He blew the whistle when no one else did. He should not be facing jail

Australians should not be punished for speaking the truth. When courageous whistleblowers speak up about human rights violations, government misfeasance or corporate misdeeds, we can demand action. But when wrongdoing stays in the dark, when Australian don’t speak up, there is no accountability. That is why whistleblowers play a vital democratic role – without them, often there is no justice.

On Monday, Judge Liesl Kudelka of the South Australian District Court dismissed former public servant Richard Boyle’s application for protection under the Public Interest Disclosure Act, which covers federal public sector whistleblowers. It is the latest sad twist in a sorry saga that has dragged on for almost five years, and a major blow to the protection of fundamental rights in this country. It is a case of acute injustice; a case that must end now.

ATO whistleblower Richard Boyle.Credit:Ben Searcy

Boyle previously worked at the Australian Taxation Office in the debt collection team. He became concerned about the inconsistent and arbitrary use of debt recovery powers, including garnishee orders – which allow the ATO to take money from taxpayers’ bank accounts. Boyle had described internal pressures to be heavy-handed, even where taxpayers were at risk of suicide, or facing domestic violence or mental health crises.

So he spoke up. He made an internal disclosure under the Public Interest Disclosure Act. He went to the tax ombudsman, the Inspector-General of Taxation. Nothing was done. So as a last resort, he went public as part of a joint Age/Sydney Morning Herald/Four Corners investigation.

Because Boyle spoke up, there was transparency and ultimately accountability. In 2019, the inspector-general’s inquiry accepted there were problems with the debt recovery process, particularly at the Adelaide office (where Boyle worked). A month later the Small Business Ombudsman’s inquiry found the use of garnishee notices was “excessive”. In 2020, a Senate inquiry found that the tax office’s initial investigation into Boyle’s whistleblowing was “superficial”. Boyle has been vindicated; tax office practices have changed as a result. His whistleblowing was clearly in the public interest.

And yet he now faces trial – and potential jail time – for doing the right thing. Kudelka’s judgment is currently suppressed, awaiting a further hearing on Tuesday, so there is a limit to what can be said about it. But the dismissal is a devastating blow for democracy and fundamental rights in Australia.

Whistleblowing law is intended to protect people like Boyle who speak up in the face of wrongdoing. It is intended to offer immunity from criminal, civil and administrative liability. That Kudelka has found Boyle is not entitled to that immunity shows the law is broken. Boyle should not be on trial – that’s the bottom line.

The judgment should be a wake-up call for federal Attorney-General Mark Dreyfus. On Tuesday, the federal government will move the first phase of whistleblowing reform through the Senate. It is welcome and long overdue – but nowhere near enough. Dreyfus has promised more comprehensive reform later this year. That must be a priority.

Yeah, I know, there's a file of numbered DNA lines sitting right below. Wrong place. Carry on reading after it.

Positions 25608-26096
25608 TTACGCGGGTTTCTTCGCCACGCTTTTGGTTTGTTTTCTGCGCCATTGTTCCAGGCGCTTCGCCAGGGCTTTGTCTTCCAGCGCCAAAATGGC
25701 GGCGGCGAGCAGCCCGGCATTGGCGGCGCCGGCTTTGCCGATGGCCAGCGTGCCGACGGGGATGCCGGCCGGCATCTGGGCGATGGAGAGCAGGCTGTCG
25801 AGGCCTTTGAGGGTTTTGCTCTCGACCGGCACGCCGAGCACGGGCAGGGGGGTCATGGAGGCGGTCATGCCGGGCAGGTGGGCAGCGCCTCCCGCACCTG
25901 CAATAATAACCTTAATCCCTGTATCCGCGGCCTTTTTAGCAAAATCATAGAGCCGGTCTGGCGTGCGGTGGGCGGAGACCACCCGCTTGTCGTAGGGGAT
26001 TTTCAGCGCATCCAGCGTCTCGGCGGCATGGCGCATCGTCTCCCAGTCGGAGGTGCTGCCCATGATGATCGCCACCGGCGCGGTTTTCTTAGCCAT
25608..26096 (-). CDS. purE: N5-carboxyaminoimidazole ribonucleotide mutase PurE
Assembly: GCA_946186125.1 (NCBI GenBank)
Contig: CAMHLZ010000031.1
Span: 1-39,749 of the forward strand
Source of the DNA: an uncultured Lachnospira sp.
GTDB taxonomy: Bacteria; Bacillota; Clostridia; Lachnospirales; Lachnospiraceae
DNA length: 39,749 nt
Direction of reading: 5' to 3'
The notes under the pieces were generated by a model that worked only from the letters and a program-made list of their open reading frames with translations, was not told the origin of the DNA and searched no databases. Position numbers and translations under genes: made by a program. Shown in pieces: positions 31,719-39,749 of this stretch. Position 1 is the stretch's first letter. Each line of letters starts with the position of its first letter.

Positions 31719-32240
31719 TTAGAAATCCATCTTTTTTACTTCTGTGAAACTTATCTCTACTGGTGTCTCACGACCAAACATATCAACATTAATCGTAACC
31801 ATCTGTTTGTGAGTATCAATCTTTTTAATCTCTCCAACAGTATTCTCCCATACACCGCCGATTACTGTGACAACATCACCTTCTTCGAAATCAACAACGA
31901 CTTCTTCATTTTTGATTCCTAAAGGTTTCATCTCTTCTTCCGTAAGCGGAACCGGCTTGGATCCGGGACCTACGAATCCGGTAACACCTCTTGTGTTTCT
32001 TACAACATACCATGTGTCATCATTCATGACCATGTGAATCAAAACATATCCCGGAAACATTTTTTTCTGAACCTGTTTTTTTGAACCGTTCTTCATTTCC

The attorney-general has also committed to a discussion paper on whether Australia needs a whistleblower protection authority. Such a body would oversee and enforce whistleblower protections and support whistleblowers like Boyle. It is the missing piece of the jigsaw puzzle, an institution to ensure whistleblowing laws are working in practice, not just on paper. The whistleblower protection authority has twice been recommended by bipartisan parliamentary committees and was among Labor’s 2019 election commitments. The government should commit to establishing it, rather than just talking about it.

All this reform is urgently necessary. But for as long as Boyle remains on trial, the government’s commitment to whistleblower protections and protecting fundamental rights will be undermined. How can the government promote a speak-up culture in the public service, and beyond, while it oversees the prosecution of someone who thought they were complying with whistleblowing law?

Boyle is not the only one. Defence whistleblower David McBride spoke up about alleged war crimes perpetrated by Australian forces in Afghanistan. Last year, he was forced to withdraw his whistleblowing defence after a last-minute national security intervention by the government. McBride will face trial later this year – not for alleged war crimes, but for blowing the whistle on them. The attorney-general has the power to end both of these cases – for now, he refuses to use it.

Monday was a bad day for our democracy and for the ability of our legal system to protect those who speak truth to power and reveal wrongdoing. But most of all, it was a bad day for Boyle – a brave Australian who thought he was doing the right thing. An Australian who has spent the past five years in limbo, without a job, spending hundreds of thousands of dollars on legal fees, bearing the mental and physical health impacts of this trauma, with the prospect of jail time at the end of the road.

Mark Dreyfus can no longer stand on the sidelines and allow such injustice to go unchecked. For the sake of our democracy, and the sake of Richard Boyle, the attorney-general must act.

Kieran Pender is a senior lawyer at the Human Rights Law Centre.

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